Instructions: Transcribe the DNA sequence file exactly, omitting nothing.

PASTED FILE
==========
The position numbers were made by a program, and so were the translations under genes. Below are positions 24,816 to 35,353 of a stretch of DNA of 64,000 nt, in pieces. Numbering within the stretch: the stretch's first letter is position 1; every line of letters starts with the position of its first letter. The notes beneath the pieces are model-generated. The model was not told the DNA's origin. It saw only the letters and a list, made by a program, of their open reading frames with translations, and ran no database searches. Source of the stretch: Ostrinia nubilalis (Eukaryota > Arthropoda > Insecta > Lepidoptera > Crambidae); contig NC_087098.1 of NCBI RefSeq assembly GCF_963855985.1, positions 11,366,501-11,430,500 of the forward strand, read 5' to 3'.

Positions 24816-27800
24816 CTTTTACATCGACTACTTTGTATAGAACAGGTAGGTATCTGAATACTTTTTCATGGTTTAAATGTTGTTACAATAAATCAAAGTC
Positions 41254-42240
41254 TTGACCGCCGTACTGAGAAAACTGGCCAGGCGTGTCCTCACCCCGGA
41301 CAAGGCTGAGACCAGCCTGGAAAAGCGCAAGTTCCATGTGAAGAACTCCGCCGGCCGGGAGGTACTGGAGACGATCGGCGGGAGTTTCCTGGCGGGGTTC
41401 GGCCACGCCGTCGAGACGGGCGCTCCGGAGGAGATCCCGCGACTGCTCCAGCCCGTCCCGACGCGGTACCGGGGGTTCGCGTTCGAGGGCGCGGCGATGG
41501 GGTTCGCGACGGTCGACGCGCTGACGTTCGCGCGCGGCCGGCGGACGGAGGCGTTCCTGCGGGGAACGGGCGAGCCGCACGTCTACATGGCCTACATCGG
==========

The position numbers were made by a program, and so were the translations under genes. Below are positions 24,816 to 35,353 of a stretch of DNA of 64,000 nt, in pieces. Numbering within the stretch: the stretch's first letter is position 1; every line of letters starts with the position of its first letter. The notes beneath the pieces are model-generated. The model was not told the DNA's origin. It saw only the letters and a list, made by a program, of their open reading frames with translations, and ran no database searches. Source of the stretch: Ostrinia nubilalis (Eukaryota > Arthropoda > Insecta > Lepidoptera > Crambidae); contig NC_087098.1 of NCBI RefSeq assembly GCF_963855985.1, positions 11,366,501-11,430,500 of the forward strand, read 5' to 3'.

Positions 24816-27800
24816 CTTTTACATCGACTACTTTGTATAGAACAGGTAGGTATCTGAATACTTTTTCATGGTTTAAATGTTGTTACAATAAATCAAAGTC
Positions 41254-42240
41254 TTGACCGCCGTACTGAGAAAACTGGCCAGGCGTGTCCTCACCCCGGA
41301 CAAGGCTGAGACCAGCCTGGAAAAGCGCAAGTTCCATGTGAAGAACTCCGCCGGCCGGGAGGTACTGGAGACGATCGGCGGGAGTTTCCTGGCGGGGTTC
41401 GGCCACGCCGTCGAGACGGGCGCTCCGGAGGAGATCCCGCGACTGCTCCAGCCCGTCCCGACGCGGTACCGGGGGTTCGCGTTCGAGGGCGCGGCGATGG
41501 GGTTCGCGACGGTCGACGCGCTGACGTTCGCGCGCGGCCGGCGGACGGAGGCGTTCCTGCGGGGAACGGGCGAGCCGCACGTCTACATGGCCTACATCGG